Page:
Colnaghi Collections_Vol 01 - Page 158

Antwerp, 1581 – 1642
Antwerp, 1564 – 1635
A Landscape with Theseus and Achelous, with
the Triumph of Poseidon and Amphitrite Beyond
Oil on panel
72 x 157 cm
Signed lower left :Do FFRANCK. IN.E.F.
And inscribed ’Tesevs’ and ’Acholaus’ on the robes of the seated diners
The mythological scene depicted here is identifiable through
Denaft Collection, Antwerp, 1753; Earl of Amherst Collection; with
inscriptions on the robes of two of the two principal figures, which
Galerie Finck, 1962; Vittorio Duca Collection, Milan; sold, Sotheby’s,
read “Teseus” and “Acholaus.” Theseus, son of the king of Athens,
London, 12th December 1973, lot 29; Private Collection, Madrid.
was a celebrated Greek hero, best known as the slayer of the Cretan
Minotaur. Achelous was a Greek river god who famously defeated
Francine-Claire Legrand, Les Peintres flammands de genre au XVIIe siècle
Heracles in battle. The story of the encounter between these two is
(Brussels: Meddens, 1963), p. 252; Matias Diaz Padron, “Frans Francken II
recounted by the Roman poet Ovid; when Theseus and his men,
en la catedral de Sevilla – Algunas consideraciones a su obra en España,”
were overtaken by floodwaters of the Achelous, (one of the largest
Goya 129 (1975): p. 174, illus; Ursula Härting, Studien zur Kabinettbildmalerei
rivers in Greece), the river god invited them to a grand feast to
des Frans Francken II (1581-1642) (Hildesheim and New York: Olms, 1983),
pass the time till the waters receded (Metamorphoses, VIII, 547-573).1
no. A220, fig. 83, as Frans Francken II, Joos de Momper II, and Jan
The painting represents the Greek warriors, mingling and feasting
Brueghel I; Klaus Ertz, Josse de Momper der Jüngere (1564-1635) (Freren: Luca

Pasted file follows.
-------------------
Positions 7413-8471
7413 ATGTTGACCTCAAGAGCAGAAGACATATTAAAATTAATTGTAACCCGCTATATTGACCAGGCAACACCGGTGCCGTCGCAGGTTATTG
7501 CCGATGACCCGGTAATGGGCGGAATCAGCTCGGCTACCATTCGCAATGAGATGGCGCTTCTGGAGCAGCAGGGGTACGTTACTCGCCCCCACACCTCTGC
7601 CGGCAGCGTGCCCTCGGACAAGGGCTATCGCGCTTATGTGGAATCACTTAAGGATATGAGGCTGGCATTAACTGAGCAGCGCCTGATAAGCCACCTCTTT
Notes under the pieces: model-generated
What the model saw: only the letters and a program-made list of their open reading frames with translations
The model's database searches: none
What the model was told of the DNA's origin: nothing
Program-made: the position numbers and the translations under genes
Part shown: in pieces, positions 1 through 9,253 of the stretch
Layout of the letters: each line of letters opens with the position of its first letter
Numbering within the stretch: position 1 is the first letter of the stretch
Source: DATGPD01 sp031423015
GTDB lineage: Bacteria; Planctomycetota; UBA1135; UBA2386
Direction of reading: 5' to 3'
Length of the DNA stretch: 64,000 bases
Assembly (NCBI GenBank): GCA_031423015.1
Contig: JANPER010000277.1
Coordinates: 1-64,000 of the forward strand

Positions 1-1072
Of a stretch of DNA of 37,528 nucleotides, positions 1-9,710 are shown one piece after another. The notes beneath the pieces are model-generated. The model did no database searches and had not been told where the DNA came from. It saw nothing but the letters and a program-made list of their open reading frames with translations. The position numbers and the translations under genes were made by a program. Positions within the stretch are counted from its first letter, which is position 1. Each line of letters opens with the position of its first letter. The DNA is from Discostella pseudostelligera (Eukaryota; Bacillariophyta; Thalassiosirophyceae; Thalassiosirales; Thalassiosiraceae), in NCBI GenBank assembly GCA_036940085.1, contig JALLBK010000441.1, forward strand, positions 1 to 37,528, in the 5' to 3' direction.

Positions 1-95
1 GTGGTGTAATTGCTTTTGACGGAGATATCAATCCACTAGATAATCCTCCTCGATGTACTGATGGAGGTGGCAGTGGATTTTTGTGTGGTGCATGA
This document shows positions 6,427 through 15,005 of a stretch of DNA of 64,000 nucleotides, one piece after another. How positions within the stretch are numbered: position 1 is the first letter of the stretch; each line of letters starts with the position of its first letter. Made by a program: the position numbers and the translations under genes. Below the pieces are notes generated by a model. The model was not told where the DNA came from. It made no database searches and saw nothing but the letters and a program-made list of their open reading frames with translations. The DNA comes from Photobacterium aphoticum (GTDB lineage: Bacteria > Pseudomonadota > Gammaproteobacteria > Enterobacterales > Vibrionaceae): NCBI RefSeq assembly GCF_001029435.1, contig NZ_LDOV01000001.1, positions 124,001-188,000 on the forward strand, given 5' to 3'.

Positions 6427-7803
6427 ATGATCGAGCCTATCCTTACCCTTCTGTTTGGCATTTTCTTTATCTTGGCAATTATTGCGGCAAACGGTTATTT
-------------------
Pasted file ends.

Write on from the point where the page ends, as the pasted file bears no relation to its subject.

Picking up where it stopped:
Verlag, 1986), pp. 400-401, fig. 509, and p. 594, no. 476, as Frans Francken
II, Joos de Momper II, and Jan Brueghel II, ca. 1620s; Ursula Härting,
Frans der Jüngere (1581-1642). Die Gemälde mit Kritsichem Oeuvrekatalog (Freren:
with gods by the seashore. Sheltered by a cool shady grotto, they
are entertained by slender, barefoot young women, who serve cool
wine from jeweled carafes, as well as oysters, fowl, and pastries.
Luca Verlag, 1989), pp. 148-149, fig. 124; p. 158, fig. 135; and p. 316, no.
299, as Frans Francken II, Joos de Momper II and Jan Brueghel II.
Mostra Internazionale dell’Antiquariato, Florence, 1963; Primitifs flamands
et Maîtres du XVIIe au XIXe siècles, exh. cat. (Brussels: Musées Royaux des
Beaux-Arts, 1965), illus.; Le siècle de Rubens, exh. cat. (Brussels: Musées
In the landscape and sea view on the right, the artist introduces
the triumphal procession of the sea god Neptune and his wife
Amphitrite, with a swarm of fantastical sea creatures, horses,
cupids, and nymphs. This depiction influenced subsequent Flemish
artists, who created numerous variations on the composition.2 The
Royaux des Beaux-Arts, 1965), p. 84; Pedro Pablo Rubens (1577-1640)
subject was also a favourite of Francken and his workshop, as
Exposición Homenaje, exh. cat. (Madrid: Palacio de Velázquez, 1977-1978),
indicated by the great number of surviving treatments; the earliest
p. 59, illus. p. 206, as Frans Francken II and Joos de Momper II.
extant painting of this group of sea triumphs is dated 1607.3


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